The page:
It’s a fantastically clever variation on one of the most familiar videogame types, enriched with a layer of voyeurism and the stress of not being directly in control while still bearing responsibility for the consequences. After my demo, Park told me while the game is currently free, he’s hard at work on expanding it into a full commercial version that he’ll eventually try and sell over Steam. The need to make money is the blackhole that swallows us at all levels, indie or otherwise.

In the economy of the indie game, one sees the self-defeating effort of our most technologically dependent art form attempting to re-enchant itself through a rite of economic self-abnegation. Paradoxically, the product of this process has most cultural meaning when it results in the greatest amount of market activity, reinforcing the subjective admiration of critics and players with an empirical measure of units sold, revenue earned, and awards won. The fantasy of an “indie” culture of game design is ultimately not about aesthetics or representation but a desire to see the market structure itself proven viable in a time when all indicators point toward its doom. Through the cultural umbrella of “indie” one of our era’s dumbest and and most paralyzing aphorisms—just be yourself—is transformed into an economic mandate, becoming a life preserve for a dying socio-political order in the process.

If videogames have become the predominant art form of the 21st Century, they have done so by amusing a population that has embraced being predominated. This year’s E3 made it possible to see how inextricable systems of economic exploitation are from the videogame, which is itself an engine of structural thievery, a miniaturized mirror that extracts maximum time for minimum return in the same way its financiers extract maximum hours for the lowest possible investment. Absent an ability to reject this structure of exploitation, we find it easier to relabel the exploited, to give them enchanted laurels of cultural significance in acknowledgement that there very likely won’t be any other kind of compensation."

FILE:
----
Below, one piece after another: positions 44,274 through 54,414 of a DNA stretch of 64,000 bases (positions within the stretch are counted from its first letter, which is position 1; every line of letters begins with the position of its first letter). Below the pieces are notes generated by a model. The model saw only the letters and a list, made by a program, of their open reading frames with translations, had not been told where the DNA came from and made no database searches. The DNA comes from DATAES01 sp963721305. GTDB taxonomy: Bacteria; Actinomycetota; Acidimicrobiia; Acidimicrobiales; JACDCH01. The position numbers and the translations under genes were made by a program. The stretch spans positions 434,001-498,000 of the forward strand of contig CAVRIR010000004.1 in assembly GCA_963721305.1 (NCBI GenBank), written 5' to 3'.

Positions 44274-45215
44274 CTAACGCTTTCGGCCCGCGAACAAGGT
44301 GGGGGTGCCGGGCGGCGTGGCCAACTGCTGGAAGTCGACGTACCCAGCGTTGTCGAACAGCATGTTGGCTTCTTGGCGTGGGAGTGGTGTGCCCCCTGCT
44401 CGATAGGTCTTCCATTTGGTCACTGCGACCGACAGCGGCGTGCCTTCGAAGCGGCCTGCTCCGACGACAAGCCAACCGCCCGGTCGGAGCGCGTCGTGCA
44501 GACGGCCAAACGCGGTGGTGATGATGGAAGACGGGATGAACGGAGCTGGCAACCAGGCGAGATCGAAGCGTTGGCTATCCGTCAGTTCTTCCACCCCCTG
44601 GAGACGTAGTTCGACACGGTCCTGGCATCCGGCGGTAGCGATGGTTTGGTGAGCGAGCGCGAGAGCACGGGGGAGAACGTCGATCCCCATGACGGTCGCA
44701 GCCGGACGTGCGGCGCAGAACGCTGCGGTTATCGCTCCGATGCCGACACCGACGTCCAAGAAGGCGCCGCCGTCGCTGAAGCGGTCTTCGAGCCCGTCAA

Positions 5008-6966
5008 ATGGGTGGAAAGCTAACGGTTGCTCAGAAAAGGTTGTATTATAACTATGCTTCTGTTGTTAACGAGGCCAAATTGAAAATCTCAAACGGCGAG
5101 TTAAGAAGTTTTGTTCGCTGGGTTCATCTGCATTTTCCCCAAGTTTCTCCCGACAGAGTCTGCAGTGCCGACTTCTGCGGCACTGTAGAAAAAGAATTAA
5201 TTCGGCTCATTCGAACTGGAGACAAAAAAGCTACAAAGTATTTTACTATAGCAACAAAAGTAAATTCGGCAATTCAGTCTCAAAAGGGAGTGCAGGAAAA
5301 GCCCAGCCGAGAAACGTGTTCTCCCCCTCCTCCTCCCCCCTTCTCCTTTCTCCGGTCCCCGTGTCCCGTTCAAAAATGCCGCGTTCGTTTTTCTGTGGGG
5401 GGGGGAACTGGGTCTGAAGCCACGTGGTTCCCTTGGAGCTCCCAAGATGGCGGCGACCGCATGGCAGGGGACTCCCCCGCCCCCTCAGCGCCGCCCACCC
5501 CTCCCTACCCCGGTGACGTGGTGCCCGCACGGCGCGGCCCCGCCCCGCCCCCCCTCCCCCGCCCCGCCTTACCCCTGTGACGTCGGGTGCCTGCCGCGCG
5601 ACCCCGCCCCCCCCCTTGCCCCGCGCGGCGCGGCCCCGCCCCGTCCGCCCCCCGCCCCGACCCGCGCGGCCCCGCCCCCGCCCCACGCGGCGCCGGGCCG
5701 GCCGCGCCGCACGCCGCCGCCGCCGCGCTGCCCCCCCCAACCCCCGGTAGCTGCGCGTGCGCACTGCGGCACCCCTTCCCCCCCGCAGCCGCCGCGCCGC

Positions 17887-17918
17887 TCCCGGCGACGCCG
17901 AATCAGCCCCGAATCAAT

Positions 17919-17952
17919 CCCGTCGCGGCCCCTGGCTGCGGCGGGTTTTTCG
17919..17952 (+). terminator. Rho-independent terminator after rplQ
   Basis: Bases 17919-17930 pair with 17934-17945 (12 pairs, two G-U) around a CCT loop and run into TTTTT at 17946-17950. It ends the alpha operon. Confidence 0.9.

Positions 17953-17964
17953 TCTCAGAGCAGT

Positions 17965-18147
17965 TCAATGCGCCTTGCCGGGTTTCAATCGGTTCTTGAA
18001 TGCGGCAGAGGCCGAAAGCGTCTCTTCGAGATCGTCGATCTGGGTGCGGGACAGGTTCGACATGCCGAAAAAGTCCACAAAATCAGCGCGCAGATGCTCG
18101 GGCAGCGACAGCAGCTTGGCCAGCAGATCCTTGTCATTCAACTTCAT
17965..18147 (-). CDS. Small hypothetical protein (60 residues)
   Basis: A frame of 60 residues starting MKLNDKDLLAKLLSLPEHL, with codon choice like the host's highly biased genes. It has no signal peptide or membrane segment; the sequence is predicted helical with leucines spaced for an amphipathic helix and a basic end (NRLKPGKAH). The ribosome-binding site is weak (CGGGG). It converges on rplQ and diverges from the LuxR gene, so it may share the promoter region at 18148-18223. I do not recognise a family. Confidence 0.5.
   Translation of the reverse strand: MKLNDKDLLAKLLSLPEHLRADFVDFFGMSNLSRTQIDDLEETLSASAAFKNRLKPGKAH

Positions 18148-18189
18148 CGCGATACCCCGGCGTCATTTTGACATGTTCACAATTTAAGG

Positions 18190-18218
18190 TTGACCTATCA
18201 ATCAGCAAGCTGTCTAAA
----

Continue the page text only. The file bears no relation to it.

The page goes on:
videogames  indiegames  games  gaming  economics  exploitation  2014  michaelthomsen  e3  valve  apple  sony  labor  money  capitalism  markets  steam 
july 2014 by robertogreco
russell davies: the web, the web, the web
"I'm Not Saying: the website is broken therefore the company must have stupid web people.

I Am Saying: the website is broken therefore the company must have stupid leadership.

I Am Further Saying: I bet the web people are brilliant and are struggling to cope with an organisation that thinks the web is for marketing and aftersales rather then realising that the web is the platform on which they should build their whole business.

I Am Further Acknowledging Again That This Is Hard: It's hard because you have thousands of skus and legacy systems tied into horrible service contracts in competing regions, divisions and cultures. Fair enough. That's what you have to solve. That's why it's not a technology problem.

If you have so many products that you can't build a website that can easily surface them - then you have too many products.

If you have a corporate structure that means customers can't find the stuff they want - then you have the wrong corporate structure."
russelldavies  sony  web  management  digital  tcsnmy  organization  administration  leadership  2013 
october 2013 by robertogreco
Tales of the Rampant Coyote: The Black Triangle